While the booklet does not advocate hatred or vilification of people, as wrongly claimed, with a same sex attraction, and specifically calls for understanding and directs Catholics to the Catechism which teaches that people with same-sex attraction ‘must be accepted with respect, compassion, and sensitivity,’ the booklet’s distribution was negatively received. Students and families across the Penrith region in Sydney’s west have taken to social media to criticise local schools and the Diocese of Parramatta for sending out the booklet, which was seen by some as “anti-gay.” Clearly the timing for the distribution of this booklet was not wisely considered, nor was it sensitive to the mood of the time.

Vatican II called us to ‘read the signs of the times.’ Some US and Irish bishops are doing just that in the face of these dramatic social changes. While upholding the Church’s teaching on marriage, they nonetheless have called on Catholics to reflect deeply on the ruling.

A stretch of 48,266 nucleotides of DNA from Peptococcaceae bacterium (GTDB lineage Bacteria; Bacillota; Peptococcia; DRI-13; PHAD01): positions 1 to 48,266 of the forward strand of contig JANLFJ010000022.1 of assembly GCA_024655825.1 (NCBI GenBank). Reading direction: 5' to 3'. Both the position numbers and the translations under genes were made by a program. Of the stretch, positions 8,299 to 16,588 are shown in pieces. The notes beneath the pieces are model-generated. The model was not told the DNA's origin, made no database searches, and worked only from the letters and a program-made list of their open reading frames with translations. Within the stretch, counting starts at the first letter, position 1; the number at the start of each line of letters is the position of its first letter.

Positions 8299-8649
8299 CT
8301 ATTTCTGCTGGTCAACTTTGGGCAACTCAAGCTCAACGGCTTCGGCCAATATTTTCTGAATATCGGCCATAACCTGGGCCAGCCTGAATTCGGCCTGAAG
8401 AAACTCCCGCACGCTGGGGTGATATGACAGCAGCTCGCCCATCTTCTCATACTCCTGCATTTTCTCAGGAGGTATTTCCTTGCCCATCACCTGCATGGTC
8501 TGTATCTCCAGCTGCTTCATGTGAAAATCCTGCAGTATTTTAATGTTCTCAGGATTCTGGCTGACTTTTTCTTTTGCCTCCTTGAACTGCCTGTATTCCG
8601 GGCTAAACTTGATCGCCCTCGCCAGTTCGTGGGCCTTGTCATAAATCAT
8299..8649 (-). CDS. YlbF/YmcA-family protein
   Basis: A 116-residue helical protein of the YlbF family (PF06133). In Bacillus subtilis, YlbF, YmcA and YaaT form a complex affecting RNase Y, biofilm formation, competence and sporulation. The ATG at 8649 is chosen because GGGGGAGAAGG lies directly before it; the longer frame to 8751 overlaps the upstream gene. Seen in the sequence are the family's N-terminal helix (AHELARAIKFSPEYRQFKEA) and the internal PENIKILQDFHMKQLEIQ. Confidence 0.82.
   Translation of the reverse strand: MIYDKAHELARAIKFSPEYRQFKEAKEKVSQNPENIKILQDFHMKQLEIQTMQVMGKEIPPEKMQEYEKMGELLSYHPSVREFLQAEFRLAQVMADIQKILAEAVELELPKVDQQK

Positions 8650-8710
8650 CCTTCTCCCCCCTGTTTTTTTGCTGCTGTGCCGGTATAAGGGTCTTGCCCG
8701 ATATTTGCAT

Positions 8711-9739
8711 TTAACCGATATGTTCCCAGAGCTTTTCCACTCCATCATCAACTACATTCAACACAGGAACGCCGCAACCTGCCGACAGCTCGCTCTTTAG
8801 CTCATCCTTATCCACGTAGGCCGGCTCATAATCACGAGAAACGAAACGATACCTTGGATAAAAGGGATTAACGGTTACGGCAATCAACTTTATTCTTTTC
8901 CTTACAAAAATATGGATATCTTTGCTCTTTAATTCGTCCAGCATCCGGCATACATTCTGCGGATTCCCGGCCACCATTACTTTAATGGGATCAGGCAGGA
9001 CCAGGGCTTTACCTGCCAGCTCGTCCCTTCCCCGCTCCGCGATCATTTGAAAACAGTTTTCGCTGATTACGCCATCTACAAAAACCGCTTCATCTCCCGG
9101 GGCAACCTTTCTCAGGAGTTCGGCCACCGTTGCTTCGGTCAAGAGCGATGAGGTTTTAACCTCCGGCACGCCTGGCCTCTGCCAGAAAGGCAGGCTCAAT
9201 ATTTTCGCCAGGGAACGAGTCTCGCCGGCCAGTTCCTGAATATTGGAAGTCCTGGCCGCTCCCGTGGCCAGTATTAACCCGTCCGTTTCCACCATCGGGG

Diarmuid Martin, the archbishop of Dublin, said the Church in Ireland needed to reconnect with young people. The archbishop told the Irish broadcaster RTÉ: “We [the Church] have to stop and have a reality check, not move into denial of the realities. I Dublinappreciate how gay and lesbian men and women feel on this day. That they feel this is something that is enriching the way they live. I think it is a social revolution.”

The archbishop personally voted “No” arguing that gay rights should be respected “without changing the definition of marriage.” The archbishop went on to say, however, “I ask myself, most of these young people who voted yes are products of our Catholic school system for 12 years. I’m saying there’s a big challenge there to see how we get across the message of the Church,”